Some musings:
How can they consider removing duly elected union officials? We are supposed to have a representative organization with authority flowing from bottom to top. If they removed duly elected officers I think of all the people in those unions who voted for those people. Then, what about the rest of us in the US and parts of the world that appreciate democracy? We know this is wrong.

But, the issue which is causing all the trouble is women’s ordination. A lengthy study found that the Bible was inconclusive on this——it was a split decision. So for leadership to carve up the church on something in the realm of “gray area”? Unthinkable.

But, most of all this move represents God incorrectly. He is a God of persuasion who wants each to be convicted. So, a brash authoritative powerful move is against the nature of God.

The idea that all of God’s church must march lock step is a heresy.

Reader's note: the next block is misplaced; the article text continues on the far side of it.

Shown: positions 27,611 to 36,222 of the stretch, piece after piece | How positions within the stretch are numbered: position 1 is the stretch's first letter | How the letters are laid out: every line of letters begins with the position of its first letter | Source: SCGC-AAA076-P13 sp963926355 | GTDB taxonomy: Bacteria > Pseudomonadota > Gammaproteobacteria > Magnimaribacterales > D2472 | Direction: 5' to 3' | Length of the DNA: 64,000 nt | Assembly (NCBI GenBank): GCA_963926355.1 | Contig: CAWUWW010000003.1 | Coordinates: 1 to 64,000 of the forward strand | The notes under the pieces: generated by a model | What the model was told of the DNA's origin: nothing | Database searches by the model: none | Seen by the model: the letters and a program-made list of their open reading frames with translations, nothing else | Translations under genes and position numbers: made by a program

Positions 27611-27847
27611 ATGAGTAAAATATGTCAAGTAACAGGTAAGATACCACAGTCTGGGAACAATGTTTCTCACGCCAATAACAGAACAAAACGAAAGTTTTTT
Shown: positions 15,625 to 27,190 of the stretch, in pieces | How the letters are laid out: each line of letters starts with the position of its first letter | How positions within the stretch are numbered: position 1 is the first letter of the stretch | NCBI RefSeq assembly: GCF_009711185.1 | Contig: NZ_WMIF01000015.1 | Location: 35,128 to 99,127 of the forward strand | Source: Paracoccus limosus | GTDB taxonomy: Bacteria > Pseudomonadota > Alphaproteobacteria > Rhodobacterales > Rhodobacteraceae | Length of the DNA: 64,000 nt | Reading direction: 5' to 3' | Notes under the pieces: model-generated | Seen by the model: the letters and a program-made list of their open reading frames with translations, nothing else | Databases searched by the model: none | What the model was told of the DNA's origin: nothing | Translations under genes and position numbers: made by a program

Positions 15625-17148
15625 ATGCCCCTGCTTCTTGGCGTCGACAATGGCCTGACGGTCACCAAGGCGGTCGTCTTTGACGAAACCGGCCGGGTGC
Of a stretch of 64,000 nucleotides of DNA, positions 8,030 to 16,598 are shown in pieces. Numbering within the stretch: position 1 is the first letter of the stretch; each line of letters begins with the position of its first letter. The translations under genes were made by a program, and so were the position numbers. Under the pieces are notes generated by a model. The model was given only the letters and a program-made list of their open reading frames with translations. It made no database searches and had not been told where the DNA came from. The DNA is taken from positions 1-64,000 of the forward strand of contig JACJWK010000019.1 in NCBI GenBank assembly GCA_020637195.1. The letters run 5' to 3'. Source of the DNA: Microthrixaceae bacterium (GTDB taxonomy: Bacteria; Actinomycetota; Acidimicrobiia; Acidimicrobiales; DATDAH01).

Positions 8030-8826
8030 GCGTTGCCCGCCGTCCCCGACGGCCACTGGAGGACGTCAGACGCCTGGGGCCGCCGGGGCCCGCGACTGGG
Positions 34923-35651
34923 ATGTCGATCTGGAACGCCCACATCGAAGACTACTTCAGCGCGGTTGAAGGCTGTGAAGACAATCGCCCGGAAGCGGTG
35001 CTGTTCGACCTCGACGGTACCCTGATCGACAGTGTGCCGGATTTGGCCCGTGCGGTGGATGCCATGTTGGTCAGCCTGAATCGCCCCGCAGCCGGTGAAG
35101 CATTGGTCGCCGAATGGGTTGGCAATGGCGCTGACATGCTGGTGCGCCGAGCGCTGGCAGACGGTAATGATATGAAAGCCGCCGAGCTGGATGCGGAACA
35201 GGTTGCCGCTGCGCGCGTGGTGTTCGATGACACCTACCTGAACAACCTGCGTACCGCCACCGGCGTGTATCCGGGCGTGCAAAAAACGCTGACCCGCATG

The ineffective, unwise maneuvering by top SDA leadership will result in longterm strife at the local level. Members with varied levels of information and understanding have already become entrenched in a position. We have a split–now. Strong leadership does not mean coercive regulation. Strong leaders choose to speak words of healing and affirmation and inclusion with the understanding of varied perspectives.

So, an apology, yes…

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In his book, The Fat Lady and the Kingdom, George Knight laid out the “missiological quadrilateral” that developed in early Adventism and served as a template that was replicated worldwide. This consisted of “publishing, medical, educational and conference aspects of the denomination’s work.” (p. 81).